from their immediate homeland: RIB 1.1780, Carvoran, a tiny portable
altar, is inscribed
De(a)e Hammi(ae) Gabi(}) (or Sabi(nus?) f(ecit).
A rather similar altar found at Vindolanda, some seven miles east of
Carvoran, during excavations in the vicus conducted by Justin Blake, may
also have been dedicated to this goddess. It was read by Roger Tomlin as
DEHMA|EHNIS, with MA in the first line ligatured, interpreted as ‘perhaps
an illiterate mis-cutting of deis ma|ternis.’39 But the bottom part of an I
survives after the ligature and one could thus read, instead: de(ae)
Hami|(a)e Havis. One further trace of the Hamii is a tombstone with the
relief of an archer from a neighbouring fort on Hadrian’s Wall,
Housesteads. David Smith argued that it must have portrayed a soldier
from a different archer regiment.40 But his arguments have not won
acceptance. There is no reason why this man could not have been outstationed from Carvoran to Housesteads.41
As a tailpiece, a comment may be offered on the place-names Magna and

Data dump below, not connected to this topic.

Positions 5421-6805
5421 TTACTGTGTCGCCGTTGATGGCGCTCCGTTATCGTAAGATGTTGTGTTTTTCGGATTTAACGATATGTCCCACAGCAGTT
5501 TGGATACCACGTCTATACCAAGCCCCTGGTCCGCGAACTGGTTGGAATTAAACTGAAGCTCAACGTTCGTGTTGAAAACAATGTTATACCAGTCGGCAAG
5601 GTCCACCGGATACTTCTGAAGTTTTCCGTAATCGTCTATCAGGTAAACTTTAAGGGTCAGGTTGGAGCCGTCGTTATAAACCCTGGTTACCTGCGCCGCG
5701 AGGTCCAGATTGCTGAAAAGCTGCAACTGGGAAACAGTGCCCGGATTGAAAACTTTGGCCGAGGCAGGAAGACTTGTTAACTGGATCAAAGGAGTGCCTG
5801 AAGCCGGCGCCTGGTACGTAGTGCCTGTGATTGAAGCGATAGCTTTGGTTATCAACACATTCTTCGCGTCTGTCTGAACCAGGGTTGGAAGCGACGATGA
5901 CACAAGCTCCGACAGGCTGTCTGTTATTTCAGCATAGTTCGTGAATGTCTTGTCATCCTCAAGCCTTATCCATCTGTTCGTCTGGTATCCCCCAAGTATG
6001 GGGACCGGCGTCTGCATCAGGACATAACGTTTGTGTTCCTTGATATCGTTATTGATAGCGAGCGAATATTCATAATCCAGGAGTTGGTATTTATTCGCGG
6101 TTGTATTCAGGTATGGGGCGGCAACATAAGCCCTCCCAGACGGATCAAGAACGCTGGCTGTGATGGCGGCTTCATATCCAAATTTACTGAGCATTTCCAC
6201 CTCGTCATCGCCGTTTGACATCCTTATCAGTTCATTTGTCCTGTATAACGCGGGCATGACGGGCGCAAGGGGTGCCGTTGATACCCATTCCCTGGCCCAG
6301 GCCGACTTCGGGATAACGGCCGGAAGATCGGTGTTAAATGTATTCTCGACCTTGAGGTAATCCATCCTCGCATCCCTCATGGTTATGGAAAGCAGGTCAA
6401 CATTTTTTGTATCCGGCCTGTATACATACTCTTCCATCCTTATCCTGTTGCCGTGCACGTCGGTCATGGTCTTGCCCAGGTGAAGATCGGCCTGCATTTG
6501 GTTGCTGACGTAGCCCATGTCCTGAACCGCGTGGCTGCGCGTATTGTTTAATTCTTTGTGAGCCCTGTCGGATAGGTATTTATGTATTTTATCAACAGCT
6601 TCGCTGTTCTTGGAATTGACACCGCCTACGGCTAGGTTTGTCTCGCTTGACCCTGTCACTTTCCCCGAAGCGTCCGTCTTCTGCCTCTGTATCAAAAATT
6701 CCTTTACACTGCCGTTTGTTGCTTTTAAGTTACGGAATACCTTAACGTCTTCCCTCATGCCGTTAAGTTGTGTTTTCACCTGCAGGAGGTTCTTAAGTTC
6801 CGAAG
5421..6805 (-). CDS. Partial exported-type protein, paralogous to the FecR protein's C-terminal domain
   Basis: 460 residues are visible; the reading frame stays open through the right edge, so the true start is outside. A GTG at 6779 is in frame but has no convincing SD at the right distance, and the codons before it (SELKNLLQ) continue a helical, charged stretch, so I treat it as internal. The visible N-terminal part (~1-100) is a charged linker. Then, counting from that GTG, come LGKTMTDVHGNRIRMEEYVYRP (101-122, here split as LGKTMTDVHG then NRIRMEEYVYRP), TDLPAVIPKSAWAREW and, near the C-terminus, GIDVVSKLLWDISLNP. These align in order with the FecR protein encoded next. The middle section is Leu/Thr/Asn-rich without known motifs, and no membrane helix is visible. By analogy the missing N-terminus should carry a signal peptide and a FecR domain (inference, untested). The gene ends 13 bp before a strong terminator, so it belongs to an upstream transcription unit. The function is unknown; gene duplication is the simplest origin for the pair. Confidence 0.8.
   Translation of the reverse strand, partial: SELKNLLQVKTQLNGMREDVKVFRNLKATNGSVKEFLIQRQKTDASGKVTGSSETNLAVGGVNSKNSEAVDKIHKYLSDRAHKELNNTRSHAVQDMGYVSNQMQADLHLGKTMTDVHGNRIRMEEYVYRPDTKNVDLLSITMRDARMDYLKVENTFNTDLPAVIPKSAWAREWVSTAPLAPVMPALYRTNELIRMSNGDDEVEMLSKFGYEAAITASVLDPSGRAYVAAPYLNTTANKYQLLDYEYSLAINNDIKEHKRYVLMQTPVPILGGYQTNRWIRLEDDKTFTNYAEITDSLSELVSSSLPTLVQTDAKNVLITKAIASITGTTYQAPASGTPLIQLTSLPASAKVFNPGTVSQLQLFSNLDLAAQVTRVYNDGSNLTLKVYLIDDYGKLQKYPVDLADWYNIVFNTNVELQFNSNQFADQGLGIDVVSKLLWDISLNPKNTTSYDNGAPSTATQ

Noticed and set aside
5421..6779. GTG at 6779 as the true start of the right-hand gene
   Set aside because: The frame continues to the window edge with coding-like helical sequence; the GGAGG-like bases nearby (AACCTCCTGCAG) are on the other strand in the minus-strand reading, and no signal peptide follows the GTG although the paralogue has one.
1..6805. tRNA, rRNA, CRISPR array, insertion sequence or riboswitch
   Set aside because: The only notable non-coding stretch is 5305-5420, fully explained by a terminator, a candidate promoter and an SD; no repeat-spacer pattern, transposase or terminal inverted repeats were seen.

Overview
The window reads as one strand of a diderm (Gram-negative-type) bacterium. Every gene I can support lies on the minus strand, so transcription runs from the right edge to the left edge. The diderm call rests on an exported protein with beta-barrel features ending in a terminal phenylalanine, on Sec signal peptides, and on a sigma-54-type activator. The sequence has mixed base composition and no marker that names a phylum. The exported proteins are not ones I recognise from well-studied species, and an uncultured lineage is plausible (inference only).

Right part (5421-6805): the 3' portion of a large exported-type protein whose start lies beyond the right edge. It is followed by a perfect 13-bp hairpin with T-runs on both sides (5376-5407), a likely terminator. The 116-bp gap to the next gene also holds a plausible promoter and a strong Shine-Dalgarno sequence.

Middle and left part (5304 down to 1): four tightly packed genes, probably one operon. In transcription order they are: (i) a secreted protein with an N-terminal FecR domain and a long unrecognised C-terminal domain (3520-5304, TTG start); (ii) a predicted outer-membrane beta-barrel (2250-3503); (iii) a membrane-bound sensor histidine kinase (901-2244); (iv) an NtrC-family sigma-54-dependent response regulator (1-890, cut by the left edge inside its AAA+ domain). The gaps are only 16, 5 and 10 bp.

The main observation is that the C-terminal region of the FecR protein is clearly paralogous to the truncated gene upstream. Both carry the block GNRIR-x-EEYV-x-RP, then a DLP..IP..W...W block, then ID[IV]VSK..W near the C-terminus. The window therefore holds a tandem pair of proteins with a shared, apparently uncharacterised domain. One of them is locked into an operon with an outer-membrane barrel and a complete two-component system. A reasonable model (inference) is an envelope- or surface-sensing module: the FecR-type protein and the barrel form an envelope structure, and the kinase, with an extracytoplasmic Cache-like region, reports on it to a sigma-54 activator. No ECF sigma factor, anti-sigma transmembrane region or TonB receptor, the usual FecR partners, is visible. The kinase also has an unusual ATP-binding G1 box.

Carvoran. The former, Magnis, presumably locative, in the Notitia
Dignitatum (40.43) and the Ravenna Cosmography (107.11), is taken to be
On the battle, cf. A.R. Birley, Septimius Severus the African Emperor (London &
New York 1988) 124-25.
See now especially Lightfoot (note 7). On the Carvoran inscription, at p. 80 she
opts for ‘probably late 2nd c(entury)’, but at 537 for ‘? A.D. 197-217’.
R.S.O. Tomlin, ‘Roman Britain in 2008. III. Inscriptions’, Britannia 40 (2009)
313-63, at 317, with drawing (fig. 5, not showing the trace of I at the end of line
1). The altar was unfortunately unstratified.
D.J. Smith, ‘The archer’s tombstone from Housesteads’, Archaeologia Aeliana
Ser. 4.46 (1968) 284-91.
See J.C. Coulston & E.J. Phillips, Corpus Signorum Imperii Romani 1.6. Hadrian’s
Wall West of the North Tyne, and Carlisle (Oxford 1988) n. 200 and plate 56,
with long discussion, 83-84, ending: ‘As to the archer himself, he can only have